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Water and Sanitation for Life's Preservation

Introduction:
What is water?
World water condition
What is sanitation?
World sanitation condition
How are they related?

I. What is the role of Water and Sanitation in economic progress


II. What is the role of Water and Sanitation in maintaining Health
III. What is the role of Water and Sanitation in providing Quality of Life
IV. What can we do in regards with water and sanitation
1. Poppulation control
2. sustainable development
3. Personal Discipline
V. The Challenge to the youth for change
1. The future is in our hands
2. We are futures hope

Water and Sanitation for life's Preservation

I come before you this afternoon to ask you two simple questions.

What is water? And What is sanitation?

What is water?
On the surface this seems to be a very simple question. A scientific question the even
a first year high school student could answer. But this question demands a deep,
thoughtful, and comprehensive answer.For in that answer lies the fate of the human
race or even the fate of life as we know it. For water is life.

Water my dear friends, is life. When scientist started to look for life in other planets
the first thing they look for is water. For if there is water, there could possibly be life.
Living organisms are actually water. The cell the basic unit of life is 98 percent
water. Our body is water. Our brain is 80 percent water, our muscles are 95 percent
water, and even our bones is 60 percent water. We are indeed water. That without
water life would disappear.

“ But my dear friend” ,you might say, “ there is no reason to fear we are living on
earth, not Mars, where the surface is covered with 70 percent water.” “Our water
supply is limitless, there is no cause for worry.”

Friends, Ladies and gentlemen let me remind you. Yes the earth is 70 percent water,
but out of this 70 percent only only 1 percent is available for human use.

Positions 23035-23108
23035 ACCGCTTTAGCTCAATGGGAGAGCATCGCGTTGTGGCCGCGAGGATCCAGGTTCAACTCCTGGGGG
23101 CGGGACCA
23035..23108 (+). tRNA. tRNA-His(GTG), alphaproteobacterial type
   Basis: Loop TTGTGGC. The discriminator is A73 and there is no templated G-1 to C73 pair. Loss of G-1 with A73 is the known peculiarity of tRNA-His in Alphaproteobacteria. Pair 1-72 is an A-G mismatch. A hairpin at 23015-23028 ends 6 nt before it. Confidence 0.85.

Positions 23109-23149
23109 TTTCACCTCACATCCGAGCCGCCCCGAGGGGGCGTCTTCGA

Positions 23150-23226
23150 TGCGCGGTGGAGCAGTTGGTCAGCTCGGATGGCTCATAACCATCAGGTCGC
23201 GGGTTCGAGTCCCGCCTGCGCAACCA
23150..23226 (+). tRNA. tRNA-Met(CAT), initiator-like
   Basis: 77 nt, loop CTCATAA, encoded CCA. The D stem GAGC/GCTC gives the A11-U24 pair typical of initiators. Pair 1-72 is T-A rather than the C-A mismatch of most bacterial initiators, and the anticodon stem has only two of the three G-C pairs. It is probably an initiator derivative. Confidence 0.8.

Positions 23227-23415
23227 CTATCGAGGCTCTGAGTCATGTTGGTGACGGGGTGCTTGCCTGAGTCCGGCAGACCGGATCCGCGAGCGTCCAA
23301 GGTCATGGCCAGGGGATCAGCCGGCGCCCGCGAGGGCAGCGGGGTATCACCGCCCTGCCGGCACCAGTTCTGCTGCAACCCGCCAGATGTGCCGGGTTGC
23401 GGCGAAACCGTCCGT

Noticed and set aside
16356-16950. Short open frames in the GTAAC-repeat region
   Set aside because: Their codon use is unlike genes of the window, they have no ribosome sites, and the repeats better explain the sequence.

Only 1 percent.

This one percent is then shared among the different components of society.
Industries, cities, agriculture, mining, homes and families, and others. 70 percent of
this 1 percent goes to agriculture the remaining 30 percent are for other
components, including human use. Imagine, only a fraction of this 30 percent is
shared by over ( world poppulation) for drinking and sanitation needs.

This brings us to the second simple question: What is sanitation?

According to the United Nations, who declared 2008 as The Year of Sanitation, that
sanition is part of a “big idea” that involves the following:

• safe collection, storage, treatment and disposal,re-use,recycling of human excreta


specifically faeces and urine
• management, re-use, and recycling of solid wastes
• drainage and disposal, re-use and recycling of household wastewater (often
referred to as sullage or grey water);
• drainage of storm water ;
• treatment, disposal, re-use, recycling of sewage effluents;
• collection and management of industrial waste products; and
• management of hazardous wastes (including hospital wastes, and chemical/
radioactive and other dangerous substances).

In short, sanitation is all about our waste, what we do with them, and how we use
water in relation to these wastes. And when we talk about waste it all begins in us.
Waste is a very personal issue for all of us produce waste. And waste is always part of
life.

Looking back at the list of issues involve in sanitation we would come to realize that
sanitation does not only involve what we do in the comfort room but it involves the
preservation and management of our most precious resource: water.

But most of us, if not all of us, don't even give a thought about sanitation we enter
our comfort rooms. We take the issue of sanitation for granted because it is already
part of our daily routine. We always thought that everytime we need to comfort our
selves sanitation will be there for us.

Friends! -- wake up!

Four in every 10 citizen of the world does not have any access to any basic form of
sanitation. Every time one of these four needs to comfort herself, she needs to find
some secluded place, dig a hole, and do her thing. Imagine doing that 365 days a
year, for the rest of your life. Couple it with the fact that these segment of the world
population also has limited access, if not no access, to clean water.